16 Ideas for Teaching Dance in PE


Keeping students interested in physical education can be a difficult task. This is especially true in the case of larger classes, limited equipment, and a wide range of student abilities. To combat all of these issues, some PE instructors have started incorporating dance into their lessons. By using dance as a teaching tool, these instructors are able to use creativity, involve more students, teach life skills,  and use resources wisely, all while allowing students to become fully involved in the teaching process. Also, keep in mind that Dance & Rhythms is in the National Standards and should be considered when teaching physical education.

Why Teach Dance in PE?

  • Many students can feel left out or inadequate in traditional PE activities such as team sports. Often, these activities focus on the students who are already good at sports, which discourage others. Dance can offer a break from these activities and allow these students to shine.

  • “Dance” is an incredibly wide area of study. This means you can appeal to a number of backgrounds through dances from the hula to line dancing.

  • Teaching dance teaches students skills they can use at events outside of the classroom, such as social events. Additionally, exposure to rhythm helps children understand other concepts, such as music.

  • Instructors can adapt dance lessons for any ability or age group. This allows for a wider range of students to feel as if they can succeed in the activity, which encourages enthusiasm.

  • Students can bring in their own music, which also allows for more involvement.

  • Teaching dance uses little equipment—generally, all an instructor needs is a large space, something to play music, and maybe a screen to show moves more easily. This helps with keeping costs low.

  • Forming dance steps can easily incorporate other fitness ideas, such as calisthenics, in a fun way.

How to Use Dance in PE

  • As stated above, using student input to choose songs allows for more involvement.  Using different kinds of songs can get students with all kinds of backgrounds more engaged.

  • Make sure that there are large spaces and enough room for everyone to move around.

  • Consider using steps that can be modified to fit abilities. This will help more students feel as if they can participate and do well.

  • On a similar note, remember that the main goal of this is to keep students moving. This means that it’s better to encourage students to do their best rather than emphasizing doing the steps perfectly.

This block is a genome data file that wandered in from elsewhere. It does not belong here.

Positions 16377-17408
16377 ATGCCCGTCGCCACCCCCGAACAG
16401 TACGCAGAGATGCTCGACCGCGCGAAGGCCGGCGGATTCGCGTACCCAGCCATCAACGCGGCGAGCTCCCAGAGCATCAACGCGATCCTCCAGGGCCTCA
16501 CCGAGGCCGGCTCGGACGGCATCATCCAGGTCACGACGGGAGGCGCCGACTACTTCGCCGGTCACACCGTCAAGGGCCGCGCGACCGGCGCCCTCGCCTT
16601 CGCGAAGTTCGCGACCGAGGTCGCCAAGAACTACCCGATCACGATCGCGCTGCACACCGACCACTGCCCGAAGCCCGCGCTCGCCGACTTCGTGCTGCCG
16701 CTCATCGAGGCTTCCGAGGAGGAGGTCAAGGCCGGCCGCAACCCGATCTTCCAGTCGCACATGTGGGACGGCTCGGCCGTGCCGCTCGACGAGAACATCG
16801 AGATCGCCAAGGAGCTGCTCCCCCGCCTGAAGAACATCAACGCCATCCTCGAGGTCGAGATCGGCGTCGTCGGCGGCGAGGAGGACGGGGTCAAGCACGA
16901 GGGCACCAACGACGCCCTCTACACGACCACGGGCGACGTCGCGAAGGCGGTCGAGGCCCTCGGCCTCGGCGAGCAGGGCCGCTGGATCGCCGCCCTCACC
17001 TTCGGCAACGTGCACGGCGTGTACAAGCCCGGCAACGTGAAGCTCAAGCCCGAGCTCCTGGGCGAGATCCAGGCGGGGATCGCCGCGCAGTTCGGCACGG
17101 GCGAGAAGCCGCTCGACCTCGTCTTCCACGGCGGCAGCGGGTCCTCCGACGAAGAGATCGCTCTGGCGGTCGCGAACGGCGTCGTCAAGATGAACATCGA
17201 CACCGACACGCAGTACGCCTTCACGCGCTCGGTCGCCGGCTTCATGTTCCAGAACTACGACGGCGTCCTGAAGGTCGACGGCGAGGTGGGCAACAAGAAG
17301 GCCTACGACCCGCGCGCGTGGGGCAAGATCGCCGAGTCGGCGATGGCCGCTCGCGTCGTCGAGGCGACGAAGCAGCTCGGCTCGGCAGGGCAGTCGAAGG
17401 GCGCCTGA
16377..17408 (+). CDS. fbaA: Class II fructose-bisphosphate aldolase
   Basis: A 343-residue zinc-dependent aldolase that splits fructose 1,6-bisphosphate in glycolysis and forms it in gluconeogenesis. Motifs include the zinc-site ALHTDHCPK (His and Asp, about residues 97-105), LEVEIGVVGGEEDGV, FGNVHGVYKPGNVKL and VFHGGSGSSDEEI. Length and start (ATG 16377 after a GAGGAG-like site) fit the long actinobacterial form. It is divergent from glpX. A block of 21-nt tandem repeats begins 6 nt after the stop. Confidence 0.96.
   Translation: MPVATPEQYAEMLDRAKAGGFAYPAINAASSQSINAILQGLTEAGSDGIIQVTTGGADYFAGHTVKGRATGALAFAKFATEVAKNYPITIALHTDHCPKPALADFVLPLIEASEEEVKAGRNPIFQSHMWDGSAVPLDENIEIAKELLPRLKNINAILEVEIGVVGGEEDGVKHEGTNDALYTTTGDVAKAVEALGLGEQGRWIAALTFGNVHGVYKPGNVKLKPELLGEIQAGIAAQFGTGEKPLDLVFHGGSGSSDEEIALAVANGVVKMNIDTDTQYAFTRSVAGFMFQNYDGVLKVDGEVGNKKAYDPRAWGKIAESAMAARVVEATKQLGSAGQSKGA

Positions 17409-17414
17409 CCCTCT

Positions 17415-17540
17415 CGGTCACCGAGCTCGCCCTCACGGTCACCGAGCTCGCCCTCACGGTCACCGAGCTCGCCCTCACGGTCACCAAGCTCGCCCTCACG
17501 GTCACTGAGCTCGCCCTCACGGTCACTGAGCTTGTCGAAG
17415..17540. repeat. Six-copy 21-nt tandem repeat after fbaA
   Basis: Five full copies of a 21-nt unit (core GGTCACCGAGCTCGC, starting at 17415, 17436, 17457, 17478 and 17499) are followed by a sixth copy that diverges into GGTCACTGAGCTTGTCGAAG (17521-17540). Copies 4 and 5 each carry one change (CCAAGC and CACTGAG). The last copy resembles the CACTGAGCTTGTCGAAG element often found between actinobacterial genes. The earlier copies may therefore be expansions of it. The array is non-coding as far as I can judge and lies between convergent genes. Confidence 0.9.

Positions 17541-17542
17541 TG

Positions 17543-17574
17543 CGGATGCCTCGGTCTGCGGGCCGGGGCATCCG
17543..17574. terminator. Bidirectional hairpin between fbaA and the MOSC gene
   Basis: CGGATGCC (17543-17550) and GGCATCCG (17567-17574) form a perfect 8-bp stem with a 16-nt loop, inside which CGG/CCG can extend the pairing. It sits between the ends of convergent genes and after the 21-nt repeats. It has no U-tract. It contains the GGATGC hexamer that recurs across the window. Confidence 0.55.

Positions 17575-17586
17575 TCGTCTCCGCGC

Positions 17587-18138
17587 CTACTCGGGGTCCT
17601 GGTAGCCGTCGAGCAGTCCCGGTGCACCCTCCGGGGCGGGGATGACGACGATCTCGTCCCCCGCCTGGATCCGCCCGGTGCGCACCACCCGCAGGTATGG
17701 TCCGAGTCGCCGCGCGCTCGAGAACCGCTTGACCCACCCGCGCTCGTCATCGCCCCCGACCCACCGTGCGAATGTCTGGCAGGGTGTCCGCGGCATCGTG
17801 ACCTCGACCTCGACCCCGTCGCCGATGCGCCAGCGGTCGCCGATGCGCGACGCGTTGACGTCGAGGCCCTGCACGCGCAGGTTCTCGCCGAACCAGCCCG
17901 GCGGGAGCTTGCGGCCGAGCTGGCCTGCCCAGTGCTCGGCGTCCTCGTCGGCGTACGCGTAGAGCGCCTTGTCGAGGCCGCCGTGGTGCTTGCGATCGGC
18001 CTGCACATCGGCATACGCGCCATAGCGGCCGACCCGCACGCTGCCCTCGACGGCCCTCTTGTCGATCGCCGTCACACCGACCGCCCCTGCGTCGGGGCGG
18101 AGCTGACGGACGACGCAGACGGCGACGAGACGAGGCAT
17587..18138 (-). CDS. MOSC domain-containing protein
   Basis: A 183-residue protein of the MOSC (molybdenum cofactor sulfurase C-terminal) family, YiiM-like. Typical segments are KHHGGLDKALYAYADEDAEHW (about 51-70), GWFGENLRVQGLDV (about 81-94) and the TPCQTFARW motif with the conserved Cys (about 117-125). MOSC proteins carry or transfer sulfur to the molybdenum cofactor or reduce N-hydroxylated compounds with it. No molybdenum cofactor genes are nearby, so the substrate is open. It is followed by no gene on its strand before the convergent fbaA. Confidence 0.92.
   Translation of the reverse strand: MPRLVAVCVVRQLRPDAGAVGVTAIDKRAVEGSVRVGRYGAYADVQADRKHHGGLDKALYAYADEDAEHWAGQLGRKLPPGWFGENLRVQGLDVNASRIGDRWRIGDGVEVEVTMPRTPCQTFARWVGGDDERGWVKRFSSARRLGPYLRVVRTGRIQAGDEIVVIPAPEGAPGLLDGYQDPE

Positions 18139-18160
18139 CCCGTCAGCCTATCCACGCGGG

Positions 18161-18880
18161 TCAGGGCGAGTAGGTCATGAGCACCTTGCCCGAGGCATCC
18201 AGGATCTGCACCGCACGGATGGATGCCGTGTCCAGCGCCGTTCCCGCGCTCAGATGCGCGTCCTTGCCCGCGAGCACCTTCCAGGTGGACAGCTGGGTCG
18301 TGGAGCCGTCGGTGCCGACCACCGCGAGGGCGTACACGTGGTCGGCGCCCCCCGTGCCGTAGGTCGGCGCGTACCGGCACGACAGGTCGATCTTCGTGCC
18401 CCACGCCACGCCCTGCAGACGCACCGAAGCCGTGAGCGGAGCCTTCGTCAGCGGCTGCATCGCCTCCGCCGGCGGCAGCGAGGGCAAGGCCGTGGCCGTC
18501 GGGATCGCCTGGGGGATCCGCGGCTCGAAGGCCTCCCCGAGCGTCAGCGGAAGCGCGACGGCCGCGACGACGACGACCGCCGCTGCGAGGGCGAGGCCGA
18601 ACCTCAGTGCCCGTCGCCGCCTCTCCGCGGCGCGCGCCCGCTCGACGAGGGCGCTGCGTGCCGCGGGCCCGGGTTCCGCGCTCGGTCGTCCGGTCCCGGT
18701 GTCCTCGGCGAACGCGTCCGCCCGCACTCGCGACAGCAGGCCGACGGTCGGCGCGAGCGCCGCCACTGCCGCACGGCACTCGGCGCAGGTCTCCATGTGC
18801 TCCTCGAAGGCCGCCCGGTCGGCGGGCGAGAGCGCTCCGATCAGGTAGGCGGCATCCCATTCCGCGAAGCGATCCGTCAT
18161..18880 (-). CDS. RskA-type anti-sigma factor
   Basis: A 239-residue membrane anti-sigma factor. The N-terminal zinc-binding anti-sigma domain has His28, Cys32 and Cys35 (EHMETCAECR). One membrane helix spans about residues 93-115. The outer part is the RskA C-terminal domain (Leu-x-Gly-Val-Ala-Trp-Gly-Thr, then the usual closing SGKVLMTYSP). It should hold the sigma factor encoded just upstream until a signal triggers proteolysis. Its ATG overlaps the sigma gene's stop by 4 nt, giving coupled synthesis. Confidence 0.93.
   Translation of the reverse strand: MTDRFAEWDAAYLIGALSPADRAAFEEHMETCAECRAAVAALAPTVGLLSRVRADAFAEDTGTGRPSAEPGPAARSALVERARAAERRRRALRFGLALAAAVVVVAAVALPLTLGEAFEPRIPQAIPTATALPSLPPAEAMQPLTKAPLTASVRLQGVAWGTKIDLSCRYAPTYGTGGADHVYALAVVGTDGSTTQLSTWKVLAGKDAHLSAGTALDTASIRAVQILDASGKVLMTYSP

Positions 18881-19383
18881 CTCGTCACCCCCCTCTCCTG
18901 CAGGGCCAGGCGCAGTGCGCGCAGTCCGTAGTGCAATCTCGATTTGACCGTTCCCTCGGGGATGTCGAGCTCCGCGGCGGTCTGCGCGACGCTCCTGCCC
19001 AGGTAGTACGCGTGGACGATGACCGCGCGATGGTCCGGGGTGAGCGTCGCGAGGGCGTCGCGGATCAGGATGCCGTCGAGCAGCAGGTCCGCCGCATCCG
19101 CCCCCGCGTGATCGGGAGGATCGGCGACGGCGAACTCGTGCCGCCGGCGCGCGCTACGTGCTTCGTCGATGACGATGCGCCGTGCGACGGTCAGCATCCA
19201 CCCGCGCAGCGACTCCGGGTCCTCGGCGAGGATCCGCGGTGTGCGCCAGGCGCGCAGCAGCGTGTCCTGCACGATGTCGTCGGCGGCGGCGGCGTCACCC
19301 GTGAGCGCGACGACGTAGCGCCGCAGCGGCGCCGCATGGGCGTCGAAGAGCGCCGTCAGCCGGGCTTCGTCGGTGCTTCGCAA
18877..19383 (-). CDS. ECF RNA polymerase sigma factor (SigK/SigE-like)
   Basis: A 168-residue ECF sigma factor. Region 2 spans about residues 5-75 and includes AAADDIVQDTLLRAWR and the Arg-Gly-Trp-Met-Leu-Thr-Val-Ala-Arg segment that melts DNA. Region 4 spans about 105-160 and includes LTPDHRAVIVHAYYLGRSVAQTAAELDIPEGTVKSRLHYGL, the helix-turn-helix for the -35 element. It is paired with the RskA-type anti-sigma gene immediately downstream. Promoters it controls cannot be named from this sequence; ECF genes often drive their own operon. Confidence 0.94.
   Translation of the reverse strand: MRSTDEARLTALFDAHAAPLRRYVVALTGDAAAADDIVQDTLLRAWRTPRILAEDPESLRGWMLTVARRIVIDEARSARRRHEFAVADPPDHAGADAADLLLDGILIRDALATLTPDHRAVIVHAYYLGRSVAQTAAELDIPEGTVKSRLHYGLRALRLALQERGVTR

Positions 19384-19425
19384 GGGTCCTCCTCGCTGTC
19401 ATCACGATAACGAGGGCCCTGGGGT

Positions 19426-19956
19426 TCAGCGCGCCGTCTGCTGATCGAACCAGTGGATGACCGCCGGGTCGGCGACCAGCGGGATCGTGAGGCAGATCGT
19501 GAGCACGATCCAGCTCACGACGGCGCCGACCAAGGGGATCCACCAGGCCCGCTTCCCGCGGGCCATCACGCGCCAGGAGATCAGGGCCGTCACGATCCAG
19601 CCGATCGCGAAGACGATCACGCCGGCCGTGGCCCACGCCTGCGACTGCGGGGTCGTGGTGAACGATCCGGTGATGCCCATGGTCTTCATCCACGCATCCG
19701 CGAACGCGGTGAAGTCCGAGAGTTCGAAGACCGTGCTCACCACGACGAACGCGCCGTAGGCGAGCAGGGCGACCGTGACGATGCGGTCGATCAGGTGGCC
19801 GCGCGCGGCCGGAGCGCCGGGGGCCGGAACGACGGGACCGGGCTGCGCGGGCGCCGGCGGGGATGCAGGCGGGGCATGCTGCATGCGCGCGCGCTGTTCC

• The jigsaw method can empower students to feel as if they are capable. In this strategy, the instructor organizes students into small groups and assigns each group to learn a step of the dance. When the groups have learned that step, they teach it to the rest of the class.

  • Starting with small steps helps make the process seem less daunting and easier to learn.

  • Websites such as YouTube and Vimeo have many examples of dances and ideas that other instructors can adapt or build off for their students.

  • If you have a space with a stage or a screen, you can use it to your advantage. Showing steps on a stage elevates you, so more students can see you. Additionally, using a screen allows for video use.

  • Make sure to encourage students that all sorts of people dance, regardless of gender or other interests.

Teaching dance in physical education classes can benefit both teachers and students. Dance allows instructors to be creative and engage students who might not get as much out of other activities. Students also benefit from being more involved in the planning process and having flexible goals that allow them to feel achievement in these lessons.

Have you ever used dance in your classroom? What are some of the ideas you used to keep students engaged in the process?

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  • Kara

    The past year I have really started to like dancing, note that I am 6'4 and uncoordinated when it comes to dancing. I definitely will use dance in my classroom and this blog post helps and gives me lots of ideas to use when I do become a teacher.

  • Jackson Dickerson

    Incorporating dance into the physical education classroom can be great. Allowing students to express themselves through dance can be motivating for students who may not see a purpose in a physical education classroom.